This article originally appeared in the June/July issue of WiFi HiFi Magazine.
A few months ago, I made a commitment to get back in shape. While ambitious self-promises are common around New Year's, I didn't bother fooling myself with that seemingly unattainable fantasy goal back then. Combine work and home obligations with my son's extracurricular activities, not to mention one turkey, chocolate, and wine-filled holiday after another, and who has time, much less motivation and energy, to work out?
I'm not alone. The Statistics Canada Canadian Health Measures Survey, based on data collected from 2,372 adults between 2015 and 2016, found that Canadians were only getting an average of 23 minutes of activity per day. This is less than half of what respondents thought they were getting before they were outfitted with accelerometers to track their apparently inflated claims. Only 17% of adults in the survey were meeting the Canadian Physical Activity Guidelines of getting at least 150 minutes of "moderate-to-vigorous" physical activity every week.
In an Ipsos Reid survey, Canadians said time, laziness, and scheduling were their top-three barriers to getting exercise.
Fred Lilliehook, Senior Product Marketing Manager at Jabra, says people have less time these days because their commutes are getting longer and work/life balance is squeezed. So they have to work out anywhere they can, whether it's at home, the office, or even the airport, and do shorter workouts like interval training. They are also trying to eat better, focus on mental health, and get more sleep. "All of this," he says, "has been reflected in the technology available, both wearables and apps, that allow people to monitor, improve their health, and reach their training goals."
A World Obesity Federation (WOF) report predicts that obesity rates will skyrocket by 2025, with more than 10 million Canadian adults, representing 34% of those aged 18 and older, set to be classified as obese. The repercussions go beyond personal confidence: health problems can arise with obesity, including heart disease, diabetes, and liver disease. And this could cost the country close to $33.7 billion every year. Between 2017 and 2025, the total cost of treating obesity-related illnesses could run upwards of US$207 billion.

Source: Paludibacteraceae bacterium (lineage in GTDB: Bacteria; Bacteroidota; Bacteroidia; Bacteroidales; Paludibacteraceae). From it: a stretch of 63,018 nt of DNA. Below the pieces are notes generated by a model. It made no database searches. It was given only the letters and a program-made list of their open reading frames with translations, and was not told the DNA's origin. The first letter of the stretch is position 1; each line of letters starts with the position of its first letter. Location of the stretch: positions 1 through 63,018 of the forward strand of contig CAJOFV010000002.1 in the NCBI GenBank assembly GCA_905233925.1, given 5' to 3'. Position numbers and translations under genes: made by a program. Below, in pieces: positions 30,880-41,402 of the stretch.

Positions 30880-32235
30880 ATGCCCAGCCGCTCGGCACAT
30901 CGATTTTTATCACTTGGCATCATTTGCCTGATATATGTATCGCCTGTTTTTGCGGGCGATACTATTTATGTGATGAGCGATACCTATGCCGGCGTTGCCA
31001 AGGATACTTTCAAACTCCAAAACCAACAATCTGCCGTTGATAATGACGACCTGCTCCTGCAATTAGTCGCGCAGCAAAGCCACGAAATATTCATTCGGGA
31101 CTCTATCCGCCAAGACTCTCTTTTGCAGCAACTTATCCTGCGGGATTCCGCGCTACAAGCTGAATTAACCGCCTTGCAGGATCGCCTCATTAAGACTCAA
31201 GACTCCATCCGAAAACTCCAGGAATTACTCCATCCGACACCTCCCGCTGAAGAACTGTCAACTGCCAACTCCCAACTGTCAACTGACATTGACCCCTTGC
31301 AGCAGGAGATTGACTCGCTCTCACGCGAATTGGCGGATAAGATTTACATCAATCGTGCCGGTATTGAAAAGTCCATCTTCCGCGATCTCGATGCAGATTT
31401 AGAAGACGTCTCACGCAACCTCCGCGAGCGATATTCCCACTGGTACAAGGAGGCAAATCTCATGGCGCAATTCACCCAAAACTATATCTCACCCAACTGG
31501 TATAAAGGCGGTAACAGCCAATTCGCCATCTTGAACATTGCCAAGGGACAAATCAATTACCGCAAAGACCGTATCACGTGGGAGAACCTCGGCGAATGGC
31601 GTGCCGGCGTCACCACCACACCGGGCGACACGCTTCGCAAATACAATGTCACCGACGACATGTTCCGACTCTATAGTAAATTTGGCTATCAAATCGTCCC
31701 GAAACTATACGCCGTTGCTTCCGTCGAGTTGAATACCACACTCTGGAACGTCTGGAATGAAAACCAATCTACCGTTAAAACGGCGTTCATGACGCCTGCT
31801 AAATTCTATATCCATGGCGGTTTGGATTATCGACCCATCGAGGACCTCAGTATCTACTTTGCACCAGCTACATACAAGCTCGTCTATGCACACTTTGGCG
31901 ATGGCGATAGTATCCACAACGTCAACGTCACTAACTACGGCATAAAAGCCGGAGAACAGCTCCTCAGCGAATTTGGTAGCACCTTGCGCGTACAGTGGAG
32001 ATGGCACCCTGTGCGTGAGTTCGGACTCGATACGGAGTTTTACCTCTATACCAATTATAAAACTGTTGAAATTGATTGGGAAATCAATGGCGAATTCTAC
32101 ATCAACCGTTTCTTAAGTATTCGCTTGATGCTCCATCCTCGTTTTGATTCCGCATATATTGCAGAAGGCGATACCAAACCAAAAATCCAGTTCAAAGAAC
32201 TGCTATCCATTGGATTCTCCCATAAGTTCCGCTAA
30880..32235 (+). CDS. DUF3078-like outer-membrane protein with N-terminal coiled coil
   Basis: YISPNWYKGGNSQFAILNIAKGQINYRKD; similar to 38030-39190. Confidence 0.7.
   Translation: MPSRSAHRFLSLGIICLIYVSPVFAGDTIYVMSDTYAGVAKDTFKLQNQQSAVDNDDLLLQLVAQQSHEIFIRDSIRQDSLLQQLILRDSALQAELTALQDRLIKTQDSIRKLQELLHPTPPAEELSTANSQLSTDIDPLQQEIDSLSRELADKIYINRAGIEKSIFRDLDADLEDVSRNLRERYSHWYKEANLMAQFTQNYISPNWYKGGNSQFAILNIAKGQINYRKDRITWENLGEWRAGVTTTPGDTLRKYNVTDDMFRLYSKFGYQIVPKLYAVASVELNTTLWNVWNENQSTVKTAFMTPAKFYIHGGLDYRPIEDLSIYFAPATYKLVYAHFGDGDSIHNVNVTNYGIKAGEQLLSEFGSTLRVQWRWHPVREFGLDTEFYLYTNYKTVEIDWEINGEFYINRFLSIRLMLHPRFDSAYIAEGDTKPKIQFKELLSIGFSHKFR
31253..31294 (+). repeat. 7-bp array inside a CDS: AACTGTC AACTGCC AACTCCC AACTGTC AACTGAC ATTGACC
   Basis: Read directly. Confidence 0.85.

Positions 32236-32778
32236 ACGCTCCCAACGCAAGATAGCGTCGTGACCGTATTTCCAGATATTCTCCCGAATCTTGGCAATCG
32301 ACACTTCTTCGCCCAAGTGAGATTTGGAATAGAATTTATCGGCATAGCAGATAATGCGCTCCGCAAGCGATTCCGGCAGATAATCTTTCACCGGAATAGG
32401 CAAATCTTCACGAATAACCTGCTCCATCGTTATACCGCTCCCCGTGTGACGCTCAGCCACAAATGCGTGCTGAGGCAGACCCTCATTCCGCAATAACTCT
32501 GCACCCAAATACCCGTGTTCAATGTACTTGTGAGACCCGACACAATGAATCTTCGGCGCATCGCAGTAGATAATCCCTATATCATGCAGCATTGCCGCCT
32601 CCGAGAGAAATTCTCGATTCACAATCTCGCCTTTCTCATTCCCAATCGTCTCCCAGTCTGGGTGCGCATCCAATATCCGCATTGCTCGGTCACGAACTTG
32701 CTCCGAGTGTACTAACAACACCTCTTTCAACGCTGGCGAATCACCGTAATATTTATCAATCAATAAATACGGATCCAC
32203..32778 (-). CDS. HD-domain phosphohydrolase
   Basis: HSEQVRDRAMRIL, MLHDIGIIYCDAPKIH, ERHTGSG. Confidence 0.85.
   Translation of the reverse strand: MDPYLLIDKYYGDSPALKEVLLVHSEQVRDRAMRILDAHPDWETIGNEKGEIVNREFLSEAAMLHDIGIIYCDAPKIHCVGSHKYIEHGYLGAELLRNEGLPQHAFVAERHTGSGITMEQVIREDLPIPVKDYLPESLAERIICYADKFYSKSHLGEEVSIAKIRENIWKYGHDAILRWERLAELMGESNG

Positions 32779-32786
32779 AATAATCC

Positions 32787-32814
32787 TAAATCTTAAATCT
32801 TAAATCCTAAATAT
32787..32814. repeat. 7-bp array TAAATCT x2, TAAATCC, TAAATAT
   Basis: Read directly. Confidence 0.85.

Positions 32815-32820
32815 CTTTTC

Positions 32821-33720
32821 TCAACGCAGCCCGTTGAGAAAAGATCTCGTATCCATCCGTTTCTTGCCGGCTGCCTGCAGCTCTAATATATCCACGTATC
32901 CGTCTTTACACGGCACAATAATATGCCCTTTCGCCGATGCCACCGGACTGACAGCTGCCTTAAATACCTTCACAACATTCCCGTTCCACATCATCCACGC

The Fitbit Versa has plenty of fitness and sports-related features; the new Versa 2 adda voice control via Amazon Alexa.
Fitness is no laughing matter. And a lack of focus on it is a far-reaching issue. While no one needs to aspire to look like a supermodel, nor be ashamed of the muffin top spilling over the sides of their bikini or their self-professed "dad bod," trying to be healthier is never a bad thing. That requires multiple lifestyle adjustments, but exercise and fitness are important parts of the equation.
So I began my journey, and joined a gym. I quickly realized not only how out of shape I was, but also how out of touch I was with gym culture and technology.
The Market and Opportunities
One of the biggest categories in sports tech is sports headphones. NPD Canada defines sports headphones as any pair that is water- and sweat-resistant. For the 12 months ending March 2019, dollars in this category were up 32% and units up 11% when compared to the previous year. The average selling price for a pair of sports headphones is $75, which is also up a healthy 19%. Overall, sports headphones accounted for 18% of the total headphones category unit sales. The top-selling brands on a dollar basis were Apple, Beats, Bose, Jabra, and Jaybird.
I took the Apple AirPods and the Jabra Elite Sport, both true wireless earphones, out for test drives during multiple gym visits and workouts in early May. And it's easy to see why they are both top-sellers.
The Jabra Elite Sport true wireless earbuds monitor your heart rate and provide audible guidance and feedback as you work out, serving as a virtual coach in your ears.
Hands-on the Apple AirPods
The sound quality is sufficient for use while you're working on fitness and want upbeat tracks to make the time pass. The seamless experience they offer when partnered with an iPhone and an Apple Watch is unmatched, right from the set-up pairing process. I tried out a pair with an Apple Watch Series 4, creating a playlist in Apple Music called Workout 2019, then accessing it directly from the Watch. As soon as I pop the Pods in my ears, the playlist begins playing automatically. If I take them out, the music automatically pauses.